Radioactive Waste

5-Gallon Radioactive Waste Pail

This section includes information about the disposal of several different types of radioactive waste including solid waste, liquid waste, liquid scintillation counting wastes, mixed waste (waste that is both radioactive and chemically hazardous), and uranium and thorium wastes. 

Click on the links at the bottom of this page to see the specific procedures for each type of waste.

Preparing Waste Pails for Disposal

  1. Pull up the top of the yellow pail liner.  Close the neck of the bag and twist it.  Use the cable tie to close the bag securely.    
  2. Place the lid on the pail and twist the lid securely shut.
  3. Pail must not be overfilled – you must be able to seal the bag and close the pail. 
  4. Complete both halves of the the ID Tag.  Note that the Date on the tag is the date on which you deliver the pail to EHS. For long-lived wastes, you must enter the amount of radioactivity in the pail.  For short-lived waste, it is acceptable to check either the < 1 mCi or> 1 mCi boxes.

Removing Waste from Your Lab

  1. When the radioactive waste pails in your lab are filled or no longer needed, contact one of the waste collection staff listed in the Staff menu.  If your lab is located in Carl Icahn Laboratory, Guyot Hall, Lewis Thomas Laboratory, Moffett Laboratory or Schultz Laboratory, you will make an appointment to bring your waste pails to the Radioactive Waste Facility in Room 066, Moffett Laboratory.  If you work in any other building, you will make an appointment for EHS staff to pick up your waste pails. 
  2. Put your pails on a cart or carry them over.  Wear a lab coat and gloves.

Solid Radioactive Waste

Long-Lived Waste

For wastes with half-lives > 120 days. Example: solid waste contaminated with H-3 or C-14.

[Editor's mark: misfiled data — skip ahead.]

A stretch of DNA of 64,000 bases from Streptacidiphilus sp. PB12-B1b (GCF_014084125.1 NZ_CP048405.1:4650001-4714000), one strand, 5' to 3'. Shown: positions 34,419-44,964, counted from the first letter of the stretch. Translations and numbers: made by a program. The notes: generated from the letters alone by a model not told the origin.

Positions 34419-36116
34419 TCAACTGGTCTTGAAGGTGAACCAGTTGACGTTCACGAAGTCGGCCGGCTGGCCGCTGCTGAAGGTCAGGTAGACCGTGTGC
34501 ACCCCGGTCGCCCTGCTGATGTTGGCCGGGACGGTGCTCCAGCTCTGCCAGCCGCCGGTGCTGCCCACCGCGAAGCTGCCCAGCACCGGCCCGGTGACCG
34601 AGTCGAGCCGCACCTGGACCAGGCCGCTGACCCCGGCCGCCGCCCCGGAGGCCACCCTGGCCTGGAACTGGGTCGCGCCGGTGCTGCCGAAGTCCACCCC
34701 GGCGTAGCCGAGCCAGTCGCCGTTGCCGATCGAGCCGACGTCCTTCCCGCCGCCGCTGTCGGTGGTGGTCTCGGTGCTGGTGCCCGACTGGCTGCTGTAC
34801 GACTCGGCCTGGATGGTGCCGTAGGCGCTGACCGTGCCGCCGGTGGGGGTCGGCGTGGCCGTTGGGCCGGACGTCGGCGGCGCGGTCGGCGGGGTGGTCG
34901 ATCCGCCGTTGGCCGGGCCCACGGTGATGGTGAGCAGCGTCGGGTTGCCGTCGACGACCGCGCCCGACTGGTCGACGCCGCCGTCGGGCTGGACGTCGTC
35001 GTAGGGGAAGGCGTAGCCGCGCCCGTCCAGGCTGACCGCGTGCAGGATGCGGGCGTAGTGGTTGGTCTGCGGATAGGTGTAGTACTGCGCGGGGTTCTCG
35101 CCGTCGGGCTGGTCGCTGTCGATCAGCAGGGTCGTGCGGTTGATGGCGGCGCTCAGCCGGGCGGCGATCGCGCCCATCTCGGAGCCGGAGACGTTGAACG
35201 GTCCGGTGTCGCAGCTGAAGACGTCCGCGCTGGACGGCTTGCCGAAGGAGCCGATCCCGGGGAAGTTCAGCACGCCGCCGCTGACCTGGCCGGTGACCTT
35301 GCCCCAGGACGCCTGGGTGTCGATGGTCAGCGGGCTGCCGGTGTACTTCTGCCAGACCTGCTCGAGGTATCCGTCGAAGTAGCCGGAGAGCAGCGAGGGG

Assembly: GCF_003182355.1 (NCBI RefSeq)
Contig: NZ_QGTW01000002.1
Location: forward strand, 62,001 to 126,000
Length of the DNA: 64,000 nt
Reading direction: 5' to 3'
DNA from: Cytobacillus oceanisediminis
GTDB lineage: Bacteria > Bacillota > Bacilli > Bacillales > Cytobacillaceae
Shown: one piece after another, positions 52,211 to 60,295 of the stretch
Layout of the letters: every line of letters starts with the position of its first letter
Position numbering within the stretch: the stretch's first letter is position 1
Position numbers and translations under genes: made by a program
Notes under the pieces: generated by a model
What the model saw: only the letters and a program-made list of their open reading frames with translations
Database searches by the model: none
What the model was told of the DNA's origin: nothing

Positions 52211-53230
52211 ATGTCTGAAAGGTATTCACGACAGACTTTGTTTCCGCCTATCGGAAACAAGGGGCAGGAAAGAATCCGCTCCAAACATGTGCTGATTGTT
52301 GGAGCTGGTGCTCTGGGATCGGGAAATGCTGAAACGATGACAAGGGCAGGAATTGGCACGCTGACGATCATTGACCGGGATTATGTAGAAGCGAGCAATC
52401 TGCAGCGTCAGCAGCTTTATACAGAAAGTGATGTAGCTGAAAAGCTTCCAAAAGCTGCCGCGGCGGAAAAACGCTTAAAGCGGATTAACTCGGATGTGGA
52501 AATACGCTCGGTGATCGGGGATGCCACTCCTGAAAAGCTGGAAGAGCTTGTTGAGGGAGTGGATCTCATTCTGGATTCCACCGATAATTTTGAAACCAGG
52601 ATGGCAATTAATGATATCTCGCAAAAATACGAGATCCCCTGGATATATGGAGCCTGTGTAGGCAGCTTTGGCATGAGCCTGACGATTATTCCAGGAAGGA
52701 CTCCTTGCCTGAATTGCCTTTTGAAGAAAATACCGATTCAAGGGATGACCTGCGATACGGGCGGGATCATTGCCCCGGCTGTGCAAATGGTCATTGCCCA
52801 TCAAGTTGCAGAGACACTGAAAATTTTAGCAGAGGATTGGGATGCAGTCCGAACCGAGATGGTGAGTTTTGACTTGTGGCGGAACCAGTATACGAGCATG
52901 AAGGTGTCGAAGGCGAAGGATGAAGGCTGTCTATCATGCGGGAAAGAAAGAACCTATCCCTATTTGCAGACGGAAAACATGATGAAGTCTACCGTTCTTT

Solid wastes containing radioisotopes with half-lives greater than 120 days are collected in white 5-gallon polypropylene pails lined with heavy plastic yellow liners.

White 5-gallon pail for long-lived solid waste

Use this pail for solid wastes with half-lives > 120 days

Short-Lived Solid Waste (Decay-in-Storage Waste)

Solid wastes containing radioisotopes with half-lives of 120 days or less are collected in pails within laboratories and then transferred to a campus storage facility, known as the Decay-in-Storage (DIS) Facility. These wastes are held for a minimum of ten half-lives and then surveyed. If no detectable radioactivity is found, the waste is then disposed of as non-radioactive medical waste.

Decay-In-Storage Waste with Very Short Half-Lives (< 15 days)
Example: P-32

Solid wastes containing radioisotopes with half-lives < 15 days are collected in the lab in gray 5-gallon polypropylene pails lined with heavy plastic yellow liners.

Gray 5-gallon pail for P-32 waste

Use this pail for your P-32 solid waste.

Decay-In-Storage Waste with Moderately Short Half-Lives (between 15 - 120 days)
Example: P-33, S-35, I-125

Solid wastes containing radioisotopes with half-lives between 15 and120 days are collected in the lab in blue 5-gallon polypropylene pails lined with heavy plastic yellow liners.

Blue 5-gallon pail for solid wastes such as P-33, S-35 or I-125

Use this pail for P-33, S-35 and I-125 solid wastes.

Prohibitions

A red sharps box

Put your syringes, razor blades, pasteur pipettes and other sharps into a sharps box and then put the box into the radioactive waste pail!

  • No unprotected sharps
  • No liquids, except for droplet amounts and damp materials
  • No hazardous chemical wastes
  • No animal wastes
  • No contained sources (see the section below about contained source disposal)
  • No lead (such as lead pigs and lead shielding)

Radioactive Gels

Radioactive gels should be disposed of in the solid radioactive waste bins and not down the sink. They do not need to go in a secondary container in the solid waste bins.

Click here for Laboratory Radioactive Waste Disposal Procedures - Solid Waste

Disposing of Contained Sources

Examples of contained sources (plated and sealed sources)

In a contained source, the radioactivity is present in a form that is not easily dispersible due to its design characteristics.  For example, the radioactivity may be encapsulated in a welded capsule, embedded into a matrix or plated onto a surface.  Contact EHS prior to disposing of contained sources.  Special waste packaging and disposal arrangements may be necessary.